SEC Chairwoman Mary Jo White. (Photo: AP)

The Securities and Exchange Commission is “very focused” on making sure that its uniform fiduciary rule for brokers and advisors doesn’t deprive low- and moderate-income investors of access to “reasonably” priced investment advice, and SEC staffers have “provided an outline in dialogue” with the commissioners about the rule’s course, the agency’s chairwoman said Tuesday.

Testifying before the Senate Appropriations Financial Services Subcommittee, Chairwoman Mary Jo White also said the agency would use $14.7 million of President Barack Obama’s $1.781 billion fiscal 2017 budget request to enhance the agency’s cybersecurity controls, specifically to secure the agency’s data and “what companies provide to us.”

The fiscal 2017 budget request is an increase of $176 million, or 11%, from the agency’s 2016 budget.

Securing the boost in funds under Obama’s budget would allow the agency to continue to add examiners to focus on cybersecurity issues as well as investment advisors, White said.

She continued that this is the third year that “cyber exams” have been a priority for the agency, adding that the SEC has performed sweeps of broker-dealer and advisors on cyber preparedness.

The SEC’s enforcement division, White said, is also is “active, and trying to be aggressive” in cybersecurity enforcement.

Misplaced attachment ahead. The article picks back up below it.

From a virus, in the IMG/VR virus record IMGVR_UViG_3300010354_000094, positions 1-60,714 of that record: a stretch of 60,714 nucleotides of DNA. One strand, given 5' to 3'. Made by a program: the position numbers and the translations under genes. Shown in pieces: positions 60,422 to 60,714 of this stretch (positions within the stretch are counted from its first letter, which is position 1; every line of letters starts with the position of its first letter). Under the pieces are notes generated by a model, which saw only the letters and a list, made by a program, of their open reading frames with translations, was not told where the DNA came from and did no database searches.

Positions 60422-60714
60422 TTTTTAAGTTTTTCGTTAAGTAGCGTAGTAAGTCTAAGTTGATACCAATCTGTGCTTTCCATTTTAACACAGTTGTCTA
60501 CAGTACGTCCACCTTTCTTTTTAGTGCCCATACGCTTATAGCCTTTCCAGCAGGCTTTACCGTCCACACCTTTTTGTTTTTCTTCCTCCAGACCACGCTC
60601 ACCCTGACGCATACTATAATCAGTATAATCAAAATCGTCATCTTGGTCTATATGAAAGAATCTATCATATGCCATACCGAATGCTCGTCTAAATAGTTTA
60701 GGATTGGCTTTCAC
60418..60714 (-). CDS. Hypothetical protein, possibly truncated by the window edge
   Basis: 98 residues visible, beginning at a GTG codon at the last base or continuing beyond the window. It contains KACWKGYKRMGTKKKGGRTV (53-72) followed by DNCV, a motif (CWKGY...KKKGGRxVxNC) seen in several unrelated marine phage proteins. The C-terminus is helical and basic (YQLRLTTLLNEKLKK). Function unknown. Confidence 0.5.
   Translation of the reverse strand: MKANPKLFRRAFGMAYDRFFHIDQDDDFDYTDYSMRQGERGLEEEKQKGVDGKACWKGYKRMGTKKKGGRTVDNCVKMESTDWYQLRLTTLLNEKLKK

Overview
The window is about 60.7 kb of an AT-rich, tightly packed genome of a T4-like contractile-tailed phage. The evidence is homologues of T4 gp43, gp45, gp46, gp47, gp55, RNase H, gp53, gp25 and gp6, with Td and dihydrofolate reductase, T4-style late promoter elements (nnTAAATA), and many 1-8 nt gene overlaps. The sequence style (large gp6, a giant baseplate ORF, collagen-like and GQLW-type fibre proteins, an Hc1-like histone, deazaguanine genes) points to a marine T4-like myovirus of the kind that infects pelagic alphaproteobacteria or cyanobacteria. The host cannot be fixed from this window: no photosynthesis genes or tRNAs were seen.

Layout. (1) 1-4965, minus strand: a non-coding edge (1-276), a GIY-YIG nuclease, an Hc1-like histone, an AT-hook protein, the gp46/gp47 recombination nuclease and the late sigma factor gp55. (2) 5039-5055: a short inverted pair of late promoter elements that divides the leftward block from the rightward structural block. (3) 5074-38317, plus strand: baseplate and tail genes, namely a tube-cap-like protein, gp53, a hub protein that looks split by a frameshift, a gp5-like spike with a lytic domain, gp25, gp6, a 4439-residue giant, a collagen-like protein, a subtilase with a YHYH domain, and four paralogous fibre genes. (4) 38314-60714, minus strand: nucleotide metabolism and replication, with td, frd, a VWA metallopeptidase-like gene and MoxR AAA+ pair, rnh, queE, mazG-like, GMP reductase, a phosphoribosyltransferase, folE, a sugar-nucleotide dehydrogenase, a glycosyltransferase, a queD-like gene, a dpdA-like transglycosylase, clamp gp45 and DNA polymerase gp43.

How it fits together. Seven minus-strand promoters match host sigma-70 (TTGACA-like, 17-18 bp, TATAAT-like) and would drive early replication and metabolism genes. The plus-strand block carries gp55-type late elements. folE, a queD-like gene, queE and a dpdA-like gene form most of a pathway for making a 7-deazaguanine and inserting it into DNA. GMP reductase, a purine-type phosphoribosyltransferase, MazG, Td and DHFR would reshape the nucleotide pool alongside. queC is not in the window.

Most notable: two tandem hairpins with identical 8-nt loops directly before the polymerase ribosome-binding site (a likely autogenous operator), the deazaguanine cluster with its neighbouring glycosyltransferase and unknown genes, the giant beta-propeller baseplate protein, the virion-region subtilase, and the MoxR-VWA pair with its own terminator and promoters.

White also noted that the Financial Industry Regulatory Authority performs 80% of broker-dealer exams, and that the “gap in coverage” exists with investment advisors. “We’ve decided, in part, to transition some of the SEC resources to the IA side; as part of that, we are also enhancing our oversight of FINRA because they will be called upon to do more of those exams than in the past.”

The SEC has said it would use the 11% increase to hire 250 additional staffers, including 127 new examination staffers, of which 102 would be added to examine investment advisors and investment companies.

The 102 additional examiners would be in addition to the 100 examiners that the agency is looking to shift from broker-dealer exams to advisor exams.

— Check out Senate Banking Postpones Vote on SEC Commissioners as Democrats Demur on ThinkAdvisor.